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Since trust in financial technology has enraptured the industry, Vijayakumar Ekambaram, ANZ BFSI Segment Head from Tata Consultancy Services, answers the burning questions around this issue.
Posted: June 2021
Q: What does it mean to trust a financial business in 2021?
The integration of technology and financial services has revolutionised the sector and our interactions with the brands that sit within it; traditional pen and paper transactions are now available at the touch of a button. To trust a financial business is to feel secure in how it manages and protects your financial assets, as well as how it allows you to access them. It’s also about providing a consistent experience that communicates the products and services available, the security that is in place, and how they are seamlessly integrated, resulting in a better experience for the customer.
Q: How can businesses address consumer trust in the digital space?
Many of the changes in the financial services space have been adopted to speed up the institutional process and expand service portfolios. More importantly, they have been integrated to resolve customers' pain points – timely processes, paperwork, and product complexities. Digital solutions allow for real-time updates that can provide trust and transparency for consumers. The 'always-on' aspect of new technology will enable consumers to have a front-row seat to how their finances are tracking and make changes accordingly. There is a degree of self-service that has been factored into solutions by financial providers to allow for better access but with the same institutional support and guidance level.
Q: What are some local finance businesses that are building trust in the market?
The digital revolution has opened the door for new players to enter the financial market and bring diversity to an industry that, in Australia, has been dominated by the big four banks. In recent years, there has been a proliferation of brands in Australia that have changed how people and businesses spend, save and manage their money. Companies such as Afterpay and ZipPay have reinvented the buy now, pay later realm, offering a new solution that moves away from credit cards' pressures. Their popularity in the market results from responding to the needs of consumers and retailers, offering better ways for people to spend.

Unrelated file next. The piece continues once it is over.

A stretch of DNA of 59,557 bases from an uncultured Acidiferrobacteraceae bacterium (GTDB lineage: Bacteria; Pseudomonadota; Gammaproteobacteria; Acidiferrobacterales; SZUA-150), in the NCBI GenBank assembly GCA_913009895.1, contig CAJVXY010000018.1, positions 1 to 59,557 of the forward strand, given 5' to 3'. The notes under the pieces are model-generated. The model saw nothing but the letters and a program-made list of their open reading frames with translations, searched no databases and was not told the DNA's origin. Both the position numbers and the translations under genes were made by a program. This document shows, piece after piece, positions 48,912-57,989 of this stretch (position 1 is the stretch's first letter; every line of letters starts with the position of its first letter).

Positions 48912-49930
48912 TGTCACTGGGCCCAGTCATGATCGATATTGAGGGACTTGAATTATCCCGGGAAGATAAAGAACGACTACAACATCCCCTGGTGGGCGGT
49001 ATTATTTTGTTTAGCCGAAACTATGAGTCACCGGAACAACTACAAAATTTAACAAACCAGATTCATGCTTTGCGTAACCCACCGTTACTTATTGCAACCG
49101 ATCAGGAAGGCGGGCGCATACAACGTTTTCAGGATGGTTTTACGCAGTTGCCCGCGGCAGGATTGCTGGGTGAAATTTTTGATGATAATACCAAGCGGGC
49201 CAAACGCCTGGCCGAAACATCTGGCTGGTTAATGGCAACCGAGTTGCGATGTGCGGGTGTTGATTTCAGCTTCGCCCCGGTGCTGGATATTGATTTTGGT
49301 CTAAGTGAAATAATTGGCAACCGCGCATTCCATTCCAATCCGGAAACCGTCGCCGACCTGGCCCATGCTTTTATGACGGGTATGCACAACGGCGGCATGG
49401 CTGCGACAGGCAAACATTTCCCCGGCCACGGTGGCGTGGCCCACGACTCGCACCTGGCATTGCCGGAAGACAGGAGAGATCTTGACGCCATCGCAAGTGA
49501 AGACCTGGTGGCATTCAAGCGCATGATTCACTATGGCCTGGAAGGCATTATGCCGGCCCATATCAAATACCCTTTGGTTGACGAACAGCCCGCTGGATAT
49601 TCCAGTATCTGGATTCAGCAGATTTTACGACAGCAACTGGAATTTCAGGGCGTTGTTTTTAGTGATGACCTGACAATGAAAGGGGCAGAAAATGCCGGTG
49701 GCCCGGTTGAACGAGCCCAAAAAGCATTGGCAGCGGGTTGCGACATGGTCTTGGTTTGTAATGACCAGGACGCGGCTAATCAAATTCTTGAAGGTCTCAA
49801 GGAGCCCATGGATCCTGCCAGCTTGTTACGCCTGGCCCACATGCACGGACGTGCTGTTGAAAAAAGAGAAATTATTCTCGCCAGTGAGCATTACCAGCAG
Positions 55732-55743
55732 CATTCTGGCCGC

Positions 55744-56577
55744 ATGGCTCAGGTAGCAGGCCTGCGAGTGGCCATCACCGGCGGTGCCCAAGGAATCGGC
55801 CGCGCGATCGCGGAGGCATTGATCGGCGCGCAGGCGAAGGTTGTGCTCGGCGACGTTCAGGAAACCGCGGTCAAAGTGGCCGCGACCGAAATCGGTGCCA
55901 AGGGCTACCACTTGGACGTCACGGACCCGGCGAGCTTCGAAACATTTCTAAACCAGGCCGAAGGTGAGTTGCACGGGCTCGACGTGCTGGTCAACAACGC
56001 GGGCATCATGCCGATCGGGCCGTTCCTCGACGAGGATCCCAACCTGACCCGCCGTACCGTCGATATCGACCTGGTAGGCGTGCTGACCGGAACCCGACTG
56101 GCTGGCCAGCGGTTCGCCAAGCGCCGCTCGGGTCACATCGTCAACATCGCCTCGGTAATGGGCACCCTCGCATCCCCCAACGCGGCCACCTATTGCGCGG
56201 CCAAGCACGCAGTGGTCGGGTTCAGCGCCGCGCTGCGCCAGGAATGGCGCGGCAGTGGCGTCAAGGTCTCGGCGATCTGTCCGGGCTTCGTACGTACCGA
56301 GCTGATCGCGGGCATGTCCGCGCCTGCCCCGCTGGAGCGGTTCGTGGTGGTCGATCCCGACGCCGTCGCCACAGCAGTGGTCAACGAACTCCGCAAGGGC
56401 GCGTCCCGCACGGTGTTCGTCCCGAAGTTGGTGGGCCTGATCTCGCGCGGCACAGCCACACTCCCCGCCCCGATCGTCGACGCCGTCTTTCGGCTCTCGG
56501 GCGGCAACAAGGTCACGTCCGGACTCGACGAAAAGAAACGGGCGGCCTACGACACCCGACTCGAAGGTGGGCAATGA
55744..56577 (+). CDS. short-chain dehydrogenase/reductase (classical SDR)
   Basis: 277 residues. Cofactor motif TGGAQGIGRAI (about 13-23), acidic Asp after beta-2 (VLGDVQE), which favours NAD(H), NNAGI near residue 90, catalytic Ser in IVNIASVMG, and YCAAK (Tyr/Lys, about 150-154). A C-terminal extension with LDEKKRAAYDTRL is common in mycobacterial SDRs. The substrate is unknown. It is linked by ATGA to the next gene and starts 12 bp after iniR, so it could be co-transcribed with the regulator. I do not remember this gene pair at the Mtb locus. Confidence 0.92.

Digital banks and online stock brokerages have also become increasingly popular because of their ease of use, giving people the ability to apply for services and manage accounts at the click of a button. These new solutions have aligned with the increasing dependency of mobile devices, using apps to better connect with consumers and provide a familiar and always accessible platform.
Q: How can businesses address trust in financial technology and the reluctance in older markets?
The introduction of new technology and solutions is often met with scepticism, especially when it’s within an industry that is as established and essential as the financial sector. Customers and businesses are often aware of the pain points that exist. Still, they are reluctant to welcome change due to unfamiliarity or confusion on what those changes mean in terms of their assets' management and care. Financial providers, thus, need to lead conversations around why change is happening, be clear about the benefits to the user and customer experience and what the transition period will look like.
Concerns around data privacy, financial security and potential scams are some of the main concerns for consumers regarding digital solutions, with some people seeing the traditional paper trail processes as a more secure way of monitoring assets. Positioning new solutions as a form of upgrading legacy systems rather than a complete overhaul is one way that financial institutions can ease consumers' minds and gain trust. Ongoing communication and offering customer feedback can also help make the process less daunting and encourage exploration and adoption of new ways of interacting with service providers.
Q: How can businesses address the mistrust in data?
Data insights provide a powerful tool in identifying consumer trends, assessing productivity and allowing for better transparency for customers. From an advisory and consultancy perspective, customers still want personalised feedback and guidance that allows for bilateral communication; data doesn’t respond to questions. Instead, it just lays out the facts. Mistrust in data can be overcome by presenting it in the right format and as a tool for starting discussions rather than as a definitive answer.